Forgotten history: Muslims who save Jews

(HH chiming in here: Now this is the kind of story I created this blog to highlight. I want to marginalise the haters just as they have marginalized everyone moderate. I want to show that even in the heart of darkness most people yearn for the light.)

WorldNetDaily Exclusive

(HH note: Yes Worldnet Daily, read my next post above for an explanation.)

Forgotten history: Muslims who save Jews
Exhibition honors Albanians who risked lives during Holocaust

Posted: February 22, 2009
9:48 pm Eastern

By Aaron Klein
© 2009 WorldNetDaily

A largely Muslim nation this month is hosting an exhibition highlighting a chapter of world history that has received little public exposure until now: how some Muslims risked their lives to save Jews during the Holocaust.

It is well known that Islamic leaders, including the grand mufti of Jerusalem, collaborated with the Nazis in divining anti-Semitic propaganda and recruiting Arab officials to support Adolph Hitler’s war against Jews. Many of today’s Mideast leaders, such as Palestinian Authority President Mahmoud Abbas and Iran’s Mahmoud Ahmadinejad, are notorious for their outspoken denial of the Holocaust.

Often overlooked, however, are scores of Albanian Muslims who risked their lives to protect the country’s Jewish citizens and provided refuge for Jews escaping from neighboring countries.

Albania is one of the only European countries occupied by the Nazis to come out of World War II with more Jews than before the conflict. Two hundred Jews lived in Albania before the war, but hundreds more crossed the border fleeing Hitler’s rise to power. Only one Jewish family was reportedly deported and killed during the Nazi occupation of Albania, whose population refused to comply with Hitler’s demand to provide lists of Jews residing in the country.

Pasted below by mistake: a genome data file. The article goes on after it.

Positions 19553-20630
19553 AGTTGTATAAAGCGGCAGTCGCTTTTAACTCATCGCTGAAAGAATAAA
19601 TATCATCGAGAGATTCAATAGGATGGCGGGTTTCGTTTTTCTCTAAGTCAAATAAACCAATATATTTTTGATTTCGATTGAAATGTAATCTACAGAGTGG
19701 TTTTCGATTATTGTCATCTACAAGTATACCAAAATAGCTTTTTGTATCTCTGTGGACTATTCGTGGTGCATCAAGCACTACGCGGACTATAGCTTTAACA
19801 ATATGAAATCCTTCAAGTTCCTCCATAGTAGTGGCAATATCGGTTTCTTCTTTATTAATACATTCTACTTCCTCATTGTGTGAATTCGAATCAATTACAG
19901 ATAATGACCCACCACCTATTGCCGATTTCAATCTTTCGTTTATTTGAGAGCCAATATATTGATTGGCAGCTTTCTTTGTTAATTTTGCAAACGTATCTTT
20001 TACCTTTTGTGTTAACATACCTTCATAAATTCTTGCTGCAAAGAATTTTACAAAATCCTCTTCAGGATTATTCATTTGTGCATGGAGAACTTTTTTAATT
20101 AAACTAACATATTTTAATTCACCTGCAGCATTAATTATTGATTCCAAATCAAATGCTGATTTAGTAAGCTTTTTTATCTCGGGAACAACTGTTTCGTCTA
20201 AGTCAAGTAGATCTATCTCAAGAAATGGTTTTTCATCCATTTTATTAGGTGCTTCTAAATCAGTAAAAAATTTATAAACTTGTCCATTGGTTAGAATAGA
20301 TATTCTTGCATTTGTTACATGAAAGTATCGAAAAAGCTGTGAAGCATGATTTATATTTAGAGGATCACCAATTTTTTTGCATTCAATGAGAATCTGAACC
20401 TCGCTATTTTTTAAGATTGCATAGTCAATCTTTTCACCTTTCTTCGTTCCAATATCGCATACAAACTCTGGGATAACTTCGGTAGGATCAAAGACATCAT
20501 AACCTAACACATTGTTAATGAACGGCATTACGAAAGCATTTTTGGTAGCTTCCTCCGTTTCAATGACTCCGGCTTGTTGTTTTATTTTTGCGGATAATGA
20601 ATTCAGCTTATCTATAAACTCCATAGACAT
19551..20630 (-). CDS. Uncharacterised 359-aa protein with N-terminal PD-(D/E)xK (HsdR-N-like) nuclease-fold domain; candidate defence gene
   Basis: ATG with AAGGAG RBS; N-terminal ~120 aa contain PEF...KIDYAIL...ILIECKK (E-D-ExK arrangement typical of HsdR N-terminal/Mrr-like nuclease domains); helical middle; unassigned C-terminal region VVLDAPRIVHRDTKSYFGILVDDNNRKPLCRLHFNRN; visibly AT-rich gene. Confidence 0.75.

In 2007, Israel’s Yad Vashem Holocaust Memorial Museum featured an exhibit from renowned photographer Norman Gershman, whose work profiled scores of Albanian Muslims and their families previously recognized by the museum as “Righteous among the Nations” – the Holocaust center’s highest honor – for their efforts in saving European Jews.

Gershman’s showcase, also made into a book of the same namesake, is titled “Besa: Muslims Who Saved Jews in World War II.” Besa is a code of honor deeply rooted in Albanian tradition demanding one take responsibility for the lives of others in their time of need.

“I am not sure what motivated Albania’s Muslims to save Jews,” explained Gerhsom. “Some told me they just wanted to save God’s children; others said it was the Quran or it was Besa, or that there is no Besa without the Quran or vice versa. There are all sorts of reasons and explanations, but at the heart of it all is the goodness of humanity.”

In his book’s introduction, Akbar Ahmed, Ibn Khaldun Chair of Islamic Studies at American University, wrote, “I hope that the example of the Albanian rescuers will serve as a role model inspiring others – Muslims and followers of other faiths – to walk in their footsteps and be truly human beings when faced with similar moral challenges.”

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